There was just one problem- I still was holding on tight to the anime I knew from the 90s and early 00s, with little interest (read: ignorance) in what was being currently aired. Anime fandom might have stabilized, but anime as a medium was still in decline, kept afloat through interactions with fans and the power of the convention weekend. I was more engaged by the practices and events of the fan community than I was by the shows that ostensibly the community was based upon. This newfound stability, if one could even call it that, was tenuous at best, as I was essentially replacing one fandom for another, albeit related one, which itself would likely began to falter as time passed and my interests diverged yet again. 

What I needed wasn’t a fandom bandage, but something within anime to reinvigorate me, remind me why I started watching in the first place. I wanted to watch anime for fun, not because I needed to for a lecture, or because I had to be “up on things.” Anime had lost that fun-factor somewhere in the last decade, and I was watching an episode here and there because I felt I had to, not because I truly appreciated or enjoyed what I was watching. I needed a new “Outlaw Star,” or “Cowboy Bebop,” or even “Dragonball Z.” I needed to be reminded why I even started watching this in the first place. Anime needed to stop being a chore. (Which I discovered were my motivations during an attempt in 2011 to “bring anime back into my life.” It failed. Miserably.)

Two words changed that. Psycho Pass. 

Psycho Pass was my first real exposure to the works of Gen Urobuchi. “Shocking” as it might seem, I skipped Madoka when it first was released, mostly because it was at the height of my disillusionment period, where I was more invested in playing a role than expanding my foundations. Psycho Pass stood out for me, its darker narrative and relation to the works of Phillip K Dick definite pluses in a season where nothing else screamed at me for attention. It would be sharing my media stage with Persona 4, itself part of a second “renaissance” of games that were restoring my faith in a post-Warcraft world, and provided a solid complement to the game’s psychological themes and deep storytelling. Gradually, things began falling into place as I began watching the show.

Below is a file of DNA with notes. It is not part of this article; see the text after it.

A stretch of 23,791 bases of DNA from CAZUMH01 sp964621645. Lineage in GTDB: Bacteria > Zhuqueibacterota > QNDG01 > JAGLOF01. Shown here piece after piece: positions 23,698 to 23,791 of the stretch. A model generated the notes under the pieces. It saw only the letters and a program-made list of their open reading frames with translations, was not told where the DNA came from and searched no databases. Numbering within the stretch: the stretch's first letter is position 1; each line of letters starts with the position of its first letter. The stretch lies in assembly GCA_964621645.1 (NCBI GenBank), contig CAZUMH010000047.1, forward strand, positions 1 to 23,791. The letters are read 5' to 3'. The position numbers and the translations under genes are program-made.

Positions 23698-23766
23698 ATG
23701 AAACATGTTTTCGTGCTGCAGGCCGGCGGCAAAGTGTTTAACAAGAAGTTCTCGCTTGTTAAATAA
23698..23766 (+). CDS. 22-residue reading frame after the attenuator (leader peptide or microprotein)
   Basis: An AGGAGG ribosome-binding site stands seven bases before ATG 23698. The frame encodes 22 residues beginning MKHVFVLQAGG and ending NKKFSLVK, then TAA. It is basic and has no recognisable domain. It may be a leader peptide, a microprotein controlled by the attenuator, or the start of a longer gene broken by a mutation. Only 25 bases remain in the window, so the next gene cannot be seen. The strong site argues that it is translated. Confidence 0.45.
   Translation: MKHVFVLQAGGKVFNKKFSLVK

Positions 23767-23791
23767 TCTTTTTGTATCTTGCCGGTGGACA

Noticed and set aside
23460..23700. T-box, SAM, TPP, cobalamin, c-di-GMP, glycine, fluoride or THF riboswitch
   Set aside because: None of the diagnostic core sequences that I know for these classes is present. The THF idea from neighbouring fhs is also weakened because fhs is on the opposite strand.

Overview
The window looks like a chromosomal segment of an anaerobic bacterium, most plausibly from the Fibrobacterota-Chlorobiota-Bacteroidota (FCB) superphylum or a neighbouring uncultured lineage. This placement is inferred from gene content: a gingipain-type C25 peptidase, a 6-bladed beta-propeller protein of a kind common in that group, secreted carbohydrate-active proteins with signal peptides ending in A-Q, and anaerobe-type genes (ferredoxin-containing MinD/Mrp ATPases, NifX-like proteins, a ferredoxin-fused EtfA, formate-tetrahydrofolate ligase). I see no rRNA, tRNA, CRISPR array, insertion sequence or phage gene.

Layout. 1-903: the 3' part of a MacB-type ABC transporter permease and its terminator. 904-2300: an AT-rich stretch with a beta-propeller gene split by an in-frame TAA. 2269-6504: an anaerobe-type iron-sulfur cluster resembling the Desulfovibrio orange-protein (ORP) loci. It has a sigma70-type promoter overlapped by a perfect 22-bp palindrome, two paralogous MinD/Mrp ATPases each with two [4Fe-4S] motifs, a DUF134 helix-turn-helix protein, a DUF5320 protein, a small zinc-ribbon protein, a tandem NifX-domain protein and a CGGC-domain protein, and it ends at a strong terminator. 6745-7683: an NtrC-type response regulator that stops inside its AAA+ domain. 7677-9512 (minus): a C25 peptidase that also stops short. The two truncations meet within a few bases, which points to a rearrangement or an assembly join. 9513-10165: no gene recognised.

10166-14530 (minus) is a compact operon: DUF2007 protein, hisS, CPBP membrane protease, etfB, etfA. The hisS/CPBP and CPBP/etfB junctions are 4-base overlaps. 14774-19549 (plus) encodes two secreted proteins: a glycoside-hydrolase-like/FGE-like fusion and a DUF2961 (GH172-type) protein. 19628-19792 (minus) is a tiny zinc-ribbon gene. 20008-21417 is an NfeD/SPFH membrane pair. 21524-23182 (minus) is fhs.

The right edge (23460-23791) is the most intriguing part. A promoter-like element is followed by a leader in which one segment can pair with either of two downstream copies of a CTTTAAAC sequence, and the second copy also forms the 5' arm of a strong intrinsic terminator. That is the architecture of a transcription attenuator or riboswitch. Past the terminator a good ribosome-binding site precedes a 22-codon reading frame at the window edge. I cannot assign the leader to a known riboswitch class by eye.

It blew me away. I couldn’t wait for the subsequent episodes, and I would watch them over and over until the new ones aired. On Twitter, I began saying to friends “If you’re not watching Psycho-Pass, you’re doing it wrong.” I made sure to incorporate as many aspects of the show into panels and lectures as possible as I “fanned out” over the first show in years to grab my attention so quickly, and so solidly. 

Everything about the series worked to me. Much like Outlaw Star and Fullmetal Alchemist had done in the past, I loved the characters, music, stories, and setting. The dystopian reality in which the Sibyl system controls how people think might have been criticized by some as a pale imitation of Dick’s classics, but it stood out in a sea of moe schoolgirls and teenage fantasy. It was mature, compelling, and addictive- all traits that pulled in my 30 year old brain and made me think.